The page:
The Mausoleum is closed for tourism and you can take a felucca sail to savour it from a distance. It is situated atop a hill on the West Bank of the Nile. Agha Khan, the great leader of the Islamic Sect used to visit Aswan every winter and he was buried in this magnificent Mausoleum.
Later in the day, we also visited the Philae Temple, a Greek -Roman temple, which is a world heritage site. This amazing temple was lifted from Biga island stone by stone and rebuilt on Agilika Island which is 500 metres away from Biga. This was done as most of the temple was submerged because of the flooding of the Nile for almost 12 years between 1960 and 1972. The temple was cut up and shifted. In all, they cut the temple into 40000 pieces and lifted these pieces stone by stone and moved them to their new location. The temple is dedicated to Osiris, the King, Goddess Isis, who was the sister of Osiris , and their son Horus. Isis is known as the mother of God. She is said to have collected the body-pieces of her slain brother Osiris and moulded them into the first mummy.
The Philae temple is beautifully landscaped and as our guide said, it completely matches the original format of the temple. Its various shrines and sanctuaries include the temple of Hathor- the goddess of love, music and dance. The mythology of Isis and Osiris was quite intriguing.
At night, you have the Sound and Light Show at Philae which is an experience to behold! With the floodlit buildings silhouetted against the volcanic rocks and surrounding water, it is all mesmerizing. Later in the day, we checked into our cruise boat – the Nile Delta. The Nile Delta comprises of 5 decks and 69 junior suites. The restaurant is on the lower deck along with a few boutique shops. You come across the main lobby and a few rooms as you enter the boat. The next level comprises of rooms, the library and the Internet facility. The following deck comprises of a few more rooms and a lounge bar with a fascinating panoramic view. Finally, there is the open deck which is the sun deck. It has a swimming pool with a bar alongside it. Each room is 21 sq metres in area and fully furnished. After having some good Italian food that afternoon, we took a siesta and the kids enjoyed themselves in the library which was alongside our room. The library not only had books but also a few games for kids. Later in the day, we sipped a nice warm cup of coffee in the evening chill of Aswan and then got off the boat to take a horse carriage ride across Aswan town. We traversed the narrow streets and saw the magnificently lit Aswan mosque on the way.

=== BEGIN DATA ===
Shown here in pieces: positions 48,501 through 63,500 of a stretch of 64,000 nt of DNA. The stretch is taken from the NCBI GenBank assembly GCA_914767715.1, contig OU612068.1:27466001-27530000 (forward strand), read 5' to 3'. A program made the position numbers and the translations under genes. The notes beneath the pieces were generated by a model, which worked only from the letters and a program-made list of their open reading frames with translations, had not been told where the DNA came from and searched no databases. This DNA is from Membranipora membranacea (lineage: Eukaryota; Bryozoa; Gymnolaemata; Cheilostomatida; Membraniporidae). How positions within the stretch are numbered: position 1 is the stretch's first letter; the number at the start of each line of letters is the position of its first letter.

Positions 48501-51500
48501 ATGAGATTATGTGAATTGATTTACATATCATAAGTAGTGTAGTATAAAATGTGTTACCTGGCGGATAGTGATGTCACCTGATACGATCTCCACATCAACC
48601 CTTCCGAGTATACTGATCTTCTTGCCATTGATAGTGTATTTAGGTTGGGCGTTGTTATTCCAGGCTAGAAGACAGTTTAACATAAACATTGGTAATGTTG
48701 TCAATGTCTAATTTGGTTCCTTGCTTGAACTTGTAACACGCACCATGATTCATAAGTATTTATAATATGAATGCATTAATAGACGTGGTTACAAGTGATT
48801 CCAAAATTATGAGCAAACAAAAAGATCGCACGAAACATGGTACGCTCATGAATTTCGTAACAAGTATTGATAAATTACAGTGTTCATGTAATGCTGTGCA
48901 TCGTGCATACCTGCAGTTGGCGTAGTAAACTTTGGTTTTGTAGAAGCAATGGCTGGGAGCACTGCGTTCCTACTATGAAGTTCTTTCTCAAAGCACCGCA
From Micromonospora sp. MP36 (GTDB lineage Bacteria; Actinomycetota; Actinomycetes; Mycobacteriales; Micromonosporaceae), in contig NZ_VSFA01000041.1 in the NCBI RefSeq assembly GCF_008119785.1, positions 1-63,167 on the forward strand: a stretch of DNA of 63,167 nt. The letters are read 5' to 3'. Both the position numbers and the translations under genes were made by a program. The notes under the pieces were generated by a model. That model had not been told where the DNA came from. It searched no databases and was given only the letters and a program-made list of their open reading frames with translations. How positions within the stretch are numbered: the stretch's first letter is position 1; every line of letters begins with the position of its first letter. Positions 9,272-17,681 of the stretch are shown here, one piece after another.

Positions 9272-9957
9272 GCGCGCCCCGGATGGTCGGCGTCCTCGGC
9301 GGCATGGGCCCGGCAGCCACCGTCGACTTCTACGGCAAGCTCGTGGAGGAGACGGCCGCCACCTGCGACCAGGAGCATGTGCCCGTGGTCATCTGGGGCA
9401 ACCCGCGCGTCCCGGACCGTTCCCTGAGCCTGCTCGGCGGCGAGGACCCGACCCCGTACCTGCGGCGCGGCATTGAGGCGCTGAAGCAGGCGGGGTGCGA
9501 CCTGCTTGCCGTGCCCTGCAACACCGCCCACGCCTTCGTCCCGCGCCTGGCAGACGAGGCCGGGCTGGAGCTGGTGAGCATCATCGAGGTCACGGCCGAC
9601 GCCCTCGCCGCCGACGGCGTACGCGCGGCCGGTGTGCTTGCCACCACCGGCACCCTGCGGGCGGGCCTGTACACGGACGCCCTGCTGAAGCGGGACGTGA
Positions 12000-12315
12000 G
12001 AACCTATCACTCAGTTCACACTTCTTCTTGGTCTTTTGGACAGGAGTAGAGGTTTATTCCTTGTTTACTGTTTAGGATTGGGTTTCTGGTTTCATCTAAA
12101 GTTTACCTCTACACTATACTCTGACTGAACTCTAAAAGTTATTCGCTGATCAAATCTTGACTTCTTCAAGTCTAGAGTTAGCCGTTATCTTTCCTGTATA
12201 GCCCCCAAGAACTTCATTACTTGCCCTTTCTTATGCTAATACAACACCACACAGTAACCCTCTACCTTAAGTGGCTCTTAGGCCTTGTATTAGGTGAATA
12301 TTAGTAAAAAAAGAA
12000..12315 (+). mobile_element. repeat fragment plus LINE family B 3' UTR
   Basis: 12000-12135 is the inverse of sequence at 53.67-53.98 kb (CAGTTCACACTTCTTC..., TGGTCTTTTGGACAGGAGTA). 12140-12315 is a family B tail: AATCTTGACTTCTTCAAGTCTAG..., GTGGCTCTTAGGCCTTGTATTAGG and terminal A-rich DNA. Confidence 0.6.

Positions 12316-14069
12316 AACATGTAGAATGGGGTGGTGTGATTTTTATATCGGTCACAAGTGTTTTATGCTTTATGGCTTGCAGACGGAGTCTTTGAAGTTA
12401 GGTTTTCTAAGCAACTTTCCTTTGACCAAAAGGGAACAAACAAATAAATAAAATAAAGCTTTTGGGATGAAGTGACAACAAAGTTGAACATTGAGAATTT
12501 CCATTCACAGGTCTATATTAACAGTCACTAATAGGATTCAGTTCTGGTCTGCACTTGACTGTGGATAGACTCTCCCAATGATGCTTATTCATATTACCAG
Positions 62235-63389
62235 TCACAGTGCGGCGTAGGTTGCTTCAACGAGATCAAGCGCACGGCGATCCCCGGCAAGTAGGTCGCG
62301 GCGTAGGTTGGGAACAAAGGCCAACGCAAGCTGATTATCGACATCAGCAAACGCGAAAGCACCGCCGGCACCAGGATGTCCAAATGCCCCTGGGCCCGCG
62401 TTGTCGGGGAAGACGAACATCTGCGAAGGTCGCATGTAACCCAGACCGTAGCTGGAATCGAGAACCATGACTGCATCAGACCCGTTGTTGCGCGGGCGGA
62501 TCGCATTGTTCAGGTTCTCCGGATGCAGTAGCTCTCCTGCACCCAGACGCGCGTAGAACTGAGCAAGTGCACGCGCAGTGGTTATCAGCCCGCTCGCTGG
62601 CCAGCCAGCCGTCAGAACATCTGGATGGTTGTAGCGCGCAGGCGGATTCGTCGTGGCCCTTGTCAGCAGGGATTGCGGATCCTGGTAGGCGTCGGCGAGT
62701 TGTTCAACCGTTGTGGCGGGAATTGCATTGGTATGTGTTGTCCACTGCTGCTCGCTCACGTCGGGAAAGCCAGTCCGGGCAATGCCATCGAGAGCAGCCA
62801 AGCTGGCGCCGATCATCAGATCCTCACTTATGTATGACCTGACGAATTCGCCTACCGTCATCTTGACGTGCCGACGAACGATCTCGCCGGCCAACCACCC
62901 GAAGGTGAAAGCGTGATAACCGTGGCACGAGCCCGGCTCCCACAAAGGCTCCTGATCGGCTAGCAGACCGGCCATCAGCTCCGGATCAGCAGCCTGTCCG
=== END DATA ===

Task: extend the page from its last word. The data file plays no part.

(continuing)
After our ride of around 90 minutes (which the kids enjoyed thoroughly), we returned to the boat and crashed on our beds after dinner. It had indeed been a long day for us, having started off in the wee hours of the morning from Cairo. The following morning, after a sumptuous breakfast, we left for the Botanical Garden located on Kitchener’s Island. Here there are several species of trees planted by Lord Kitchener who brought them to Egypt from Sudan and aother countries. There are more than 375 kinds of plants and trees. In 1896, Lord Kitchener used this island as the camping site for soldiers – when Britain invaded this part of the globe. Lord Kitchener took 2 years to plant a large variety of plants and trees – hibiscuses, olives and many more. We had a pleasant and relaxing walk within the Botanical Garden and it was an ideal place for us to get some pictures in the backdrop of plants and trees. We enjoyed some ice cream on the island and after having spent an hour or so, we headed to absorb the charms of the Nubian Village. It is a must-visit place for those who wish to know about the culture and life of the Nubians. We went into the house of a Nubian which had been converted into a museum. We We felt the warmth the Nubians extended towards us. They were selling traditional artifacts too. My 7 year old daughter spent some time got henna put on her left arm and my son was awestruck watching the baby crocodiles in a fish tank. The Nubians generally like to keep crocodiles as pets and when the pets grow big, they let them out into Lake Nasser. The house of a Nubian is very artistically done with colourful paintings on the walls. One more highlight for the kids was the 15 minute Camel Ride in the Nubian town.
We spent the rest of the day on the ship as it started sailing towards our first halt – the Kom Ombo Temple. We arrived at this temple at around 1630 hours that afternoon. At Kom Ombo, we gazed at the temple of Horus and Sobek.